22 Jermyn Street
|22 Jermyn Street|
|Location||22 Jermyn Street, London, England, United Kingdom|
|Closed||October 1, 2009|
Jermyn Street began construction in 1664. The first house was built on the site of 22 Jermyn Street in about 1685 and during the 18th century it was occupied by tradesmen who served the grandees of St James's Square. However, even since 1685 it functioned as a hotel with tradesmen supplementing their incomes by sub-letting the top rooms as residential chambers to the wealthy men-about-town. By 1861 the occupier was an Italian silk merchant, Cesare Salvucci. Around 1876 it was purchased by a military tailor who amongst his lodgers included banker Theodore Rothschild. The current building was built in 1870 for the home of an English gentleman and then came under the ownership of the Togna family from 1915. The building was reopened in 1990 as a formal hotel and the rooms retained their eccentricity with traditional English furnishings. The hotel closed formally on October 1, 2009.
The hotel has been described by Frommer's as "London's premier town-house hotel, a bastion of elegance and discretion", and describes its sixth floor as "featuring one of the best-equipped computer centers in London, which guests may use for free." The thirteen suites and five studios are decorated in the traditional English style.
The hotel had a notable newsletter which proved popular with guests and its Restaurant Newsletter had an annual circulation of over 56,000 a year.
" ....We ascended in an open iron-work elevator to an upper floor and I was let into 3-A. A living room had tall old windows overlooking Jermyn Street. Dark antique furniture: A sideboard, a desk, a chest of drawers, a sofa facing the fireplace, two low easy chairs, tall mirrors above the fire and the sideboard. He used a wooden match to light the gas under artificial logs.
A hall led to a bedroom in which space had been found for two single beds, a bedside table between them, an armoire, a chest, a small vanity table and another gas fireplace. In the bathroom was enthroned the largest bathtub I had ever seen, even in the movies. The fixtures were not modern; the water closet had an overhead tank with a pull-chain. "This is larger than I expected," I said. "How many rooms do you have in all?" "Sixteen."....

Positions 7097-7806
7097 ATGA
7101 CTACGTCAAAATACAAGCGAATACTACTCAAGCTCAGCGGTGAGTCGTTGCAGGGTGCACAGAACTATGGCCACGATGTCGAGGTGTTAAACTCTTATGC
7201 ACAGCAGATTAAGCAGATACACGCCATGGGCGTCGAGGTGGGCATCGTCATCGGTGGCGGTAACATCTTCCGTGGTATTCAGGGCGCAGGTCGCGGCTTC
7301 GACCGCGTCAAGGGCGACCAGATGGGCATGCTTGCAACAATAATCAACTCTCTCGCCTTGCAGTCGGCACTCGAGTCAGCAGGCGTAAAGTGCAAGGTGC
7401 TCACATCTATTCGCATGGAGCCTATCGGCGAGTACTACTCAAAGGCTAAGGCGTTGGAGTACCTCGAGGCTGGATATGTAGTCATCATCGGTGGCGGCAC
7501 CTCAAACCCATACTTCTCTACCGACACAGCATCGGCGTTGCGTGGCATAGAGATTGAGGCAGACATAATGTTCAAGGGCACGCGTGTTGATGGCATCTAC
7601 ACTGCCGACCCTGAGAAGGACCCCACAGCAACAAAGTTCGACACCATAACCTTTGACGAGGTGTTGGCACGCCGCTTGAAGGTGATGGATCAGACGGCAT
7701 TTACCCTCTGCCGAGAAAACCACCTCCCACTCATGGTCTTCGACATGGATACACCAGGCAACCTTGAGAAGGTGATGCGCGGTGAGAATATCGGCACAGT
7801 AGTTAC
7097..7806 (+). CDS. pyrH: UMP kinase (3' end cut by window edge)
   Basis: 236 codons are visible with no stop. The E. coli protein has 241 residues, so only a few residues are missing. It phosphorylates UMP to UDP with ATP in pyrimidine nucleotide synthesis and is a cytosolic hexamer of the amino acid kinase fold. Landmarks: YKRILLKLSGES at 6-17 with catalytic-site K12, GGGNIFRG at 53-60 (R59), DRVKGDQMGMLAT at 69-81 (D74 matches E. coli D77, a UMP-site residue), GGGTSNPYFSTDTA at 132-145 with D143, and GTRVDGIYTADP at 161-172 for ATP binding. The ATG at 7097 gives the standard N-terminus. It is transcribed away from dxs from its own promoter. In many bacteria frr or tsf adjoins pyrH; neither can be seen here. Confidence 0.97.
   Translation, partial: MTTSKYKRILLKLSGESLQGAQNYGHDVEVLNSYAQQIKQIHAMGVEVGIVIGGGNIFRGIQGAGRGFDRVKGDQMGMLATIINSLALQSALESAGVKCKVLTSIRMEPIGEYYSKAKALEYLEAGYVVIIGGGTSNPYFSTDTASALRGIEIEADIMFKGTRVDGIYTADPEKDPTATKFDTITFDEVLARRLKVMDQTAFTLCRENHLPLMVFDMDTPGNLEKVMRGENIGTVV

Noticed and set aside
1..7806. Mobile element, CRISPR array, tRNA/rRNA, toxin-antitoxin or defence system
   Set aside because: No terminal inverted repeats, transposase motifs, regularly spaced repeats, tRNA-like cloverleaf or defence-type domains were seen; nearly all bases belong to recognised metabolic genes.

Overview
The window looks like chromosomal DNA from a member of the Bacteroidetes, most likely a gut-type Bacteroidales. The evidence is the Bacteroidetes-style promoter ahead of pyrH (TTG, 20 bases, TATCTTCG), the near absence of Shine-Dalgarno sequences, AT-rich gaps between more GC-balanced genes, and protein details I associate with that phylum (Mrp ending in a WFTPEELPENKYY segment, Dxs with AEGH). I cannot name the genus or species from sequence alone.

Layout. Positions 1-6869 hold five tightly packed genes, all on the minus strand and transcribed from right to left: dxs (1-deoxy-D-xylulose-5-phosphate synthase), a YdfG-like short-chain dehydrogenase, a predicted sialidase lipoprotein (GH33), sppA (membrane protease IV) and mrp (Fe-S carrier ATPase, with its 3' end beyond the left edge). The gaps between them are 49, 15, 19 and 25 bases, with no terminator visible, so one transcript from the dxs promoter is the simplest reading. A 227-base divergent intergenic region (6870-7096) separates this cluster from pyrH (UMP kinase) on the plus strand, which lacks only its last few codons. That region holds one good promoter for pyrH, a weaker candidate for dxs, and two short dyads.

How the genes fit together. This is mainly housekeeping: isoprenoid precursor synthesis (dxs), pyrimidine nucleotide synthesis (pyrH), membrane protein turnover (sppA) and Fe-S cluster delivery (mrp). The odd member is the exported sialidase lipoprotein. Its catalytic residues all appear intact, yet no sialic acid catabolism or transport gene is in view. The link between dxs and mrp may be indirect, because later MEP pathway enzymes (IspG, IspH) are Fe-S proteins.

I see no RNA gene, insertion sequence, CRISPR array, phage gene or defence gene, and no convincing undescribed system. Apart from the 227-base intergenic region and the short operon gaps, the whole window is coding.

For 25 years I was to come here to Jermyn Street time and again. Now I can never return. Some obscene architectural extrusion will rise upon the sacred land, some eyesore of retail and condos and trendy dining. Piece by piece, this is how a city dies. How many cities can spare a hotel built in 1685, the year James II took the crown?
I will barely be able to bring myself to return Jermyn Street, which is, shop for shop, the finest street in London. When I approach it again I will have to enter from Piccadilly by walking down through the Piccadilly Arcade and not from Lower Regent Street. I can still attend a lunchtime concert at St. James, or call in at Turnbull & Asser the haberdashers, Paxton and Whitfield the cheese mongers, Wilton's the restaurant, and Waterstone's the book store...but I cannot and will not ever again walk past 22 Jermyn Street. The address itself will be dead. "
- American film critic Roger Ebert on 22 Jermyn Street.
Since the hotel opened in 1990 it has won numerous awards, including Where Magazine 'Small Hotel of the Year' in 1993, SLH 'Hotel of the Year' in 1995, Good Hotel Guide 'Cesar Award' in 1996; 'London's Premier Townhouse Hotel'; and the Gault Millau in 1999. Owner Henry Togna was voted one of the World's Best Hoteliers' Entrée in 1998.
- Lanier, Pamela (2001). Elegant Small Hotels: A Connoisseur's Guide. A Lanier guide, Lanier Pub. International. p. 211.
- Hotel Overview-History, www.22jermyn.com
- "22 Jermyn Street". Frommer's. Retrieved February 25, 2010.[dead link]
- Sun Times website. Accessed February 22, 2010.
- Information Britain